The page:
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January 31, 2019 | 11:00 a.m. - 12:00 p.m.
Category: Seminar
Location: Integrative Biosciences Center IBio Conference Center | Map
6135 Woodward Ave.
Detroit , MI 48202
Cost: Free
Audience: Academic Staff, Alumni, Community, Current Graduate Students, Current Undergraduate Students, Faculty, Staff

The Wayne State University community is invited to attend an IBio  presentation with guest speaker, Michael Petriello, Ph.D., postdoctoral fellow in the Cardiovascular Research Center at the University of Kentucky. 

The presentation will be held on January 31, 2019 at 11:00 a.m. in the first floor seminar room of IBio, Located at 6135 Woodward. The seminar is free and open to the entire university community. 

Dr. Petriollo will present, "Impacts of halogenated persistent organics on cardiometabolic disease biomarkers and atherosclerotic risk."

Dr. Petriollo earned his B.S. degree in Biology and Environmental Sciences at Muhlenberg College and a Ph.D. in Toxicology at the University of Kentucky.


Cardiovascular and related metabolic disorders are largely caused by genetic (heritable) and environmental factors.  Understanding how these factors intersect to determine individual disease risk is a critical challenge in developing personalized approaches to the diagnosis and treatment of the disease.  Well-studied “lifestyle-dependent” determinants of increased cardiometabolic disease risk include smoking, physical inactivity, and poor nutrition, but emerging data now implicate exposures to persistent environmental pollutants as an important contributor to inter-individual variability in cardiovascular disease (CVD) risk.  Interestingly, emerging diet-derived biomarkers such as trimethylamine N-oxide (TMAO) have strong positive relationships with heart disease risk, and we have recently shown that a class of persistent organic pollutants known as dioxins can increase TMAO formation in preclinical models and are positively associated with circulating TMAO in residents of Anniston, Alabama.  Interestingly, these associations were evident only in women and diminish as BMI increases. To study mechanisms related to this unexpected observation, we have characterized a mouse model of pollutant exposure that develops atherosclerosis but not adipose tissue expansion.  We examined the effects of a dioxin-like pollutant, PCB 126, on markers of systemic inflammation, hepatic steatosis, modulation of gut microbiota, and atherosclerotic lesion size. Mice exposed to PCB 126 exhibited significantly increased plasma inflammatory cytokine levels, increased accumulation of hepatic fatty acids, reduced cecum bacteria alpha diversity, significantly increased Firmicutes to Bacteroidetes ratio, and accelerated atherosclerotic lesion formation in the aortic root. As environmental exposures to PCBs and other dioxins have decreased in recent decades, we have begun to investigate our paradigm of nutrient/toxicant interactions in emerging classes of halogenated pollutants including per- and polyfluoroalkyl substances (PFAS) which have been shown previously to positively associate with other clinically relevant biomarkers of CVD including total and/or low density lipoprotein (LDL) cholesterol in cross-sectional epidemiological studies.  Most recently, we developed an LC-MS-based method to quantiate multiple PFAS in serum/plasma and have begun to investigate associations between cholesterol levels and pollutant exposure in rural individuals living in Eastern Kentucky (Appalachia) who are undergoing a diet and lifestyle-based intervention to reduce cardiometabolic disease risk.  Preliminarly results show significant positive associations between multiple PFAS and cholesterol levels, but these associations are dependent on efficacy of the intervention.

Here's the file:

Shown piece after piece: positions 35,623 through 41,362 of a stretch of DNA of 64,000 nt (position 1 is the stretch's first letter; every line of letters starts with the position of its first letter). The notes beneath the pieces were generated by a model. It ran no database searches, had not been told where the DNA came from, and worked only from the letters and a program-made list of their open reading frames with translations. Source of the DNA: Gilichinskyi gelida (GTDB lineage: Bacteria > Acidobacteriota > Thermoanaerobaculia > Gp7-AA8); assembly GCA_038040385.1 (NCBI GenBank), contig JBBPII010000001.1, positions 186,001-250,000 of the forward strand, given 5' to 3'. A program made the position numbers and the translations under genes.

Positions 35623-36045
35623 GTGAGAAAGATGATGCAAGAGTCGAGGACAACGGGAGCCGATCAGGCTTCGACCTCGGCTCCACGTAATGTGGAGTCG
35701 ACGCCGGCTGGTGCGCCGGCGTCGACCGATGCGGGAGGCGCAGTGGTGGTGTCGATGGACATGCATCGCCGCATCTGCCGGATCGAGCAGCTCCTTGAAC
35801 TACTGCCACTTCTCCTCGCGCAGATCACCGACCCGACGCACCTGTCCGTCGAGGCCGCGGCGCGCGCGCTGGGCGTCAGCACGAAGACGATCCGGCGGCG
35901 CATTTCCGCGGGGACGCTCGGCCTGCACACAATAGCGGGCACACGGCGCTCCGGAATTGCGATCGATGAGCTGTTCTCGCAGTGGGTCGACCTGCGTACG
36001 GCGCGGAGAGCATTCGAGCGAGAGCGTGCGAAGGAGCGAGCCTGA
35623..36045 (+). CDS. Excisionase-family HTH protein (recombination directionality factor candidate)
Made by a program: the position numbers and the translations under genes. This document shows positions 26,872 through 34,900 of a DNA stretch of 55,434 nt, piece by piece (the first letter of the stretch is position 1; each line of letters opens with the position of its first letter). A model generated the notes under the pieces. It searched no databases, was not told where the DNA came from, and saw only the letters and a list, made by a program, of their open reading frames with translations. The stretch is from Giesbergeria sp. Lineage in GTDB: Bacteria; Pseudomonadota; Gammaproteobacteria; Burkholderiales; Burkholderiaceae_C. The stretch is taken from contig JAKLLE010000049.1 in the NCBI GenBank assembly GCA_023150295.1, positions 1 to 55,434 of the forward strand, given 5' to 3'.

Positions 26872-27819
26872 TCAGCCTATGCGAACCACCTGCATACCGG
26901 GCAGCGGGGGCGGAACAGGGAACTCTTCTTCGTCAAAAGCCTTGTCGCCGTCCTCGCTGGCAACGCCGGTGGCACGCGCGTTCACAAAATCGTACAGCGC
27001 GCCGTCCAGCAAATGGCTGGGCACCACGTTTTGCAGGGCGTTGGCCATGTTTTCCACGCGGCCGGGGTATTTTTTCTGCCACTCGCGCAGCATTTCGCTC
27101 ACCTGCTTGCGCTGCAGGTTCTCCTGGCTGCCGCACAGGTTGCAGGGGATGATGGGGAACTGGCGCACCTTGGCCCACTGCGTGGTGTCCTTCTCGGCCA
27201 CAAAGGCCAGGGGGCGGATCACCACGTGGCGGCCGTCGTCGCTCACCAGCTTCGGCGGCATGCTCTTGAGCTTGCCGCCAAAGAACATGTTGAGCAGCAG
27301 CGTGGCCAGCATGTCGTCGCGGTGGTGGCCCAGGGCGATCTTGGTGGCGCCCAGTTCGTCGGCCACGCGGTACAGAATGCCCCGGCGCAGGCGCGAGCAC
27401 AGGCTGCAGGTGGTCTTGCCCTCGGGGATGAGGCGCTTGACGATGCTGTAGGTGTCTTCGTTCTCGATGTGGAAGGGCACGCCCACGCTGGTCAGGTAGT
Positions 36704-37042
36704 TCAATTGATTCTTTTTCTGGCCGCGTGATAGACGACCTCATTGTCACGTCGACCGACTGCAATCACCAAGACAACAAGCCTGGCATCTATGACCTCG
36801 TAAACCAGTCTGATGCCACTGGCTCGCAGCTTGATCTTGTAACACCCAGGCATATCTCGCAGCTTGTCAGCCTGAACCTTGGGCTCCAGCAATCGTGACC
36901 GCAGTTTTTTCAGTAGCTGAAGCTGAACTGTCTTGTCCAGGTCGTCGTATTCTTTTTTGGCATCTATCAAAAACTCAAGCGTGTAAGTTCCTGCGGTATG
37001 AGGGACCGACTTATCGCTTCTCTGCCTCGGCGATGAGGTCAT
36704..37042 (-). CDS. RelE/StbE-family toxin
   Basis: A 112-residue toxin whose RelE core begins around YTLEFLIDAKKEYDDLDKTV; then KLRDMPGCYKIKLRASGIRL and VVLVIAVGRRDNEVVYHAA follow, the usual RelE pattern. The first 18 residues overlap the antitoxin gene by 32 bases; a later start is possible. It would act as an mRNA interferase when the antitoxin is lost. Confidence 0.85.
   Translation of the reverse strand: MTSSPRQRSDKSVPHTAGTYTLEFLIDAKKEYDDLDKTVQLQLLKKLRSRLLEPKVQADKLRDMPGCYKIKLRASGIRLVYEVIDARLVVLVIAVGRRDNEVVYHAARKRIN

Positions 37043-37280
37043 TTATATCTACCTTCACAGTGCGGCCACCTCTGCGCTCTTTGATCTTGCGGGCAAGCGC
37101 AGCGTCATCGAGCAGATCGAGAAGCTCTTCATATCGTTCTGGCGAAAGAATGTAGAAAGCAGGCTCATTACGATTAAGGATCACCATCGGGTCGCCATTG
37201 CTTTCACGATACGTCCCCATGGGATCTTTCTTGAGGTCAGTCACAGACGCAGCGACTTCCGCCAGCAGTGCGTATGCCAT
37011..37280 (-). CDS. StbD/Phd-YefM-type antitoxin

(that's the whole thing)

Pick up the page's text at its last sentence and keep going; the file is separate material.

We hope you can join us for this interesting seminar!  

For more information about this event, please contact Julie O'Connor at 3135775600 or